Tough doesn’t necessarily mean clutch with Romo

Tough? We’ll give Cowboys QB Tony Romo that much. He proved, by playing through broken ribs and a punctured lung the previous two weeks, that he’s one tough SOB.

Clutch? Well, let’s not confuse tough for clutch. There’s a difference.

By throwing three second-half interceptions Sunday allowing the Lions to complete a 24-point comeback win, Romo proved once again that there’s still room for improvement in the clutch department. There’s something to be said for triggering the biggest collapse in the Cowboys’ illustrious history.

“The worst thing about him is, as I think of the quarterbacks I’ve played with, Brees and Brady, they all have short-term memories,” Heath Evans said Monday on “Around the League.” “They could make a mistake, and they would correct it the next time out. We saw back-to-back pick-sixes, and then we see the pick at the end of the game … You just can’t continue to do these things. You’ve got to let that stuff get out of your mind.”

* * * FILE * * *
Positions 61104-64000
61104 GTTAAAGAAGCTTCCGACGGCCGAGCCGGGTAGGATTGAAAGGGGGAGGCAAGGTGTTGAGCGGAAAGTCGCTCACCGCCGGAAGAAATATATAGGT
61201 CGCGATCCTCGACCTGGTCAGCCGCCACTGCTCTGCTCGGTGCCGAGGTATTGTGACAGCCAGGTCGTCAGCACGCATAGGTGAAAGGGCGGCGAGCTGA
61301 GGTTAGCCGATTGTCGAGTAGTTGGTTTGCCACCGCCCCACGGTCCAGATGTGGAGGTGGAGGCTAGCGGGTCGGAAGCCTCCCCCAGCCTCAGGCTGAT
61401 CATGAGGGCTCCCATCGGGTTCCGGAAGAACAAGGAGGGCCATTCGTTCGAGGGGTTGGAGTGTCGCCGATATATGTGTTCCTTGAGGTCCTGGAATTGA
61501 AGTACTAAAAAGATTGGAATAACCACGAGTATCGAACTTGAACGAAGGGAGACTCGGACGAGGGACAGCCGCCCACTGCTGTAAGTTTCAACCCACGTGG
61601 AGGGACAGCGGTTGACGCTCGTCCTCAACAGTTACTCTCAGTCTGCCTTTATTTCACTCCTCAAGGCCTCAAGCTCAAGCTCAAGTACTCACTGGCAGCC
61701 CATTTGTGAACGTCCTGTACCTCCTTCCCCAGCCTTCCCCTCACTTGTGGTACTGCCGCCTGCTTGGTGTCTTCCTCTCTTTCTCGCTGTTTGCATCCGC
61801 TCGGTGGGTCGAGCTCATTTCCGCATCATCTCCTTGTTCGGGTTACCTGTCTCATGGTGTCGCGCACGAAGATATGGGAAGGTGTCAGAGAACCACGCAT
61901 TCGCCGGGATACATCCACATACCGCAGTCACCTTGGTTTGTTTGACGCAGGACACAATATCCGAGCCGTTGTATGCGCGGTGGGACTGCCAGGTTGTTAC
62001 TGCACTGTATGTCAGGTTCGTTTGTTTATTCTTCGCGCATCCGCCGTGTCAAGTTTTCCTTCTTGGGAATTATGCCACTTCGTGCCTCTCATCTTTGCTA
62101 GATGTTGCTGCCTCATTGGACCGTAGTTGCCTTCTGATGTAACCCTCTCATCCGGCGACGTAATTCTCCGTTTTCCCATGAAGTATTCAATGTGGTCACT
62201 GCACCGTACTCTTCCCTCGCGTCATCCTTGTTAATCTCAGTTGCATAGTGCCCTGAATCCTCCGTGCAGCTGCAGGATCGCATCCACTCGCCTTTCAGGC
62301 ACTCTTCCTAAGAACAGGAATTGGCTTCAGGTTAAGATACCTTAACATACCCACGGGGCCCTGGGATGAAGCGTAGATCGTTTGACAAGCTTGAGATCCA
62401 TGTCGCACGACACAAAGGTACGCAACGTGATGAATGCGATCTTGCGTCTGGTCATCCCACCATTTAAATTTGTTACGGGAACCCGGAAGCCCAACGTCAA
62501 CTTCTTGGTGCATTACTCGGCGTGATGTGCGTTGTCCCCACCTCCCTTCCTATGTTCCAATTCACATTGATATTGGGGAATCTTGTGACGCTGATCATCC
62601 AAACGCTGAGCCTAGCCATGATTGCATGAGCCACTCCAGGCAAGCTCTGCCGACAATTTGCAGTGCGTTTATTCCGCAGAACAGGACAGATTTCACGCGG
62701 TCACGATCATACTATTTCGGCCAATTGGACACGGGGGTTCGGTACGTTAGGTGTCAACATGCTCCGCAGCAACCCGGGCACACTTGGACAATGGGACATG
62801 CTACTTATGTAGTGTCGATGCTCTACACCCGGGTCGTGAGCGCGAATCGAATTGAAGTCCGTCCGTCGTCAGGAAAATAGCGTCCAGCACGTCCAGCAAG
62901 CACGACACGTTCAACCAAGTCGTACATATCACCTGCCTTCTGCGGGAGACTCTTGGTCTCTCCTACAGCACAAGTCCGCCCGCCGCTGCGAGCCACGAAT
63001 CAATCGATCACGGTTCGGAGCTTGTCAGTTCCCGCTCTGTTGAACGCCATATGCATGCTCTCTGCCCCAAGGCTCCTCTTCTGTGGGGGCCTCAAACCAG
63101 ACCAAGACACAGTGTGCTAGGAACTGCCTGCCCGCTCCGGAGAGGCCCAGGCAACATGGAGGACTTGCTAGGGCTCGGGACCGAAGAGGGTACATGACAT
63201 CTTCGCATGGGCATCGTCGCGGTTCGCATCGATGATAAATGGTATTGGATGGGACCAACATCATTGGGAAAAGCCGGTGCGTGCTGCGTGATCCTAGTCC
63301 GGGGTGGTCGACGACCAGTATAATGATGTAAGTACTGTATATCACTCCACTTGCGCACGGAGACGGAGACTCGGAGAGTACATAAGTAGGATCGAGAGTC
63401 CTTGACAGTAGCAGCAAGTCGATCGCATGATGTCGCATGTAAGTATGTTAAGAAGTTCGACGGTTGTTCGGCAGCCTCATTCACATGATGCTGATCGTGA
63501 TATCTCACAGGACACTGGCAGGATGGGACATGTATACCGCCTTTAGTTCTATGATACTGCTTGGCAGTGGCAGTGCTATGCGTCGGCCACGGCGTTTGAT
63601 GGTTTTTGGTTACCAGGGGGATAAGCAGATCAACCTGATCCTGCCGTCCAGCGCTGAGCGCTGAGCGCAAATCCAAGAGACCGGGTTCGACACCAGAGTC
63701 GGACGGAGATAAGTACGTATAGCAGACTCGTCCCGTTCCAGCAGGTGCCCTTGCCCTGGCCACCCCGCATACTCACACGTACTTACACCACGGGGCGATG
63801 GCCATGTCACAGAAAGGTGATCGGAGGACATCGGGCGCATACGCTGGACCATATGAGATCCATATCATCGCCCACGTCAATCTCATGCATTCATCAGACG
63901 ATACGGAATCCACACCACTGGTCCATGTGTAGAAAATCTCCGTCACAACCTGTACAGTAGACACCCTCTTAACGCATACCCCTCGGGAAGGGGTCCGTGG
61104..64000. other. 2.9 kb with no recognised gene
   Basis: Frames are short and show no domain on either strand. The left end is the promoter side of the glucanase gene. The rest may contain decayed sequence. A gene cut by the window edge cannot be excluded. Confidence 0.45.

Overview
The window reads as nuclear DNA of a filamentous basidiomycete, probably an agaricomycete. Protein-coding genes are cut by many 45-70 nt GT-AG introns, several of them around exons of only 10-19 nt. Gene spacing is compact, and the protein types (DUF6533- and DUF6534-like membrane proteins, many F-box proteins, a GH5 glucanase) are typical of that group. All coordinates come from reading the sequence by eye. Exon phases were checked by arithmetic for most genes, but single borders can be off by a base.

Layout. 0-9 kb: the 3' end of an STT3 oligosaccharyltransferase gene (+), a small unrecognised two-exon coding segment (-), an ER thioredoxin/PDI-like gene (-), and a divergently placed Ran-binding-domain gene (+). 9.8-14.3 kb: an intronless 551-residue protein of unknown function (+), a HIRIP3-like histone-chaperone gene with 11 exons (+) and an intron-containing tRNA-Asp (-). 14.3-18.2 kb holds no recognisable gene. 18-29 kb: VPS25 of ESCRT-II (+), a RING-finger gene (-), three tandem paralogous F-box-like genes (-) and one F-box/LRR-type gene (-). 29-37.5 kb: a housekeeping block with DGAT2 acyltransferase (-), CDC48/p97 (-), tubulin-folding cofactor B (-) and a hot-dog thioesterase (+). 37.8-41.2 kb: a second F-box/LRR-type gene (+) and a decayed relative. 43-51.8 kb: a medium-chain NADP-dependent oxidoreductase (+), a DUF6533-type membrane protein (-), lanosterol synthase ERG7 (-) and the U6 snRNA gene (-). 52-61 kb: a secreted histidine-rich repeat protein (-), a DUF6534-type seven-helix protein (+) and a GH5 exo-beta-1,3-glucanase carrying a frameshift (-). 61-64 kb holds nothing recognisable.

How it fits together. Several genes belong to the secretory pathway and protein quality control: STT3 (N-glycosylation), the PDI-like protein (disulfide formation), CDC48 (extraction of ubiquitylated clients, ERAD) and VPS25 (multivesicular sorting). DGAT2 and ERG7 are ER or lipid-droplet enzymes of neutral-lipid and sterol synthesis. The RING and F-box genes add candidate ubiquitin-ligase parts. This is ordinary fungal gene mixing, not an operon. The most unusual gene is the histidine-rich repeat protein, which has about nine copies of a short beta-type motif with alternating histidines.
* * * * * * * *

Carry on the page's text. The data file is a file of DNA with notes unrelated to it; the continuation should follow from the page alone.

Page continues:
Evans is pretty spot on. Dwelling on his mistakes has always been one of Romo’s biggest downfalls. The result: For every performance like the one in Week 2 against the 49ers, it feels like Romo delivers 10 times as many that are similar to Sunday against the Lions. So where does that leave Romo as a leader?

As NFL.com’s Steve Wyche put it, strap in, buy low and sell high.

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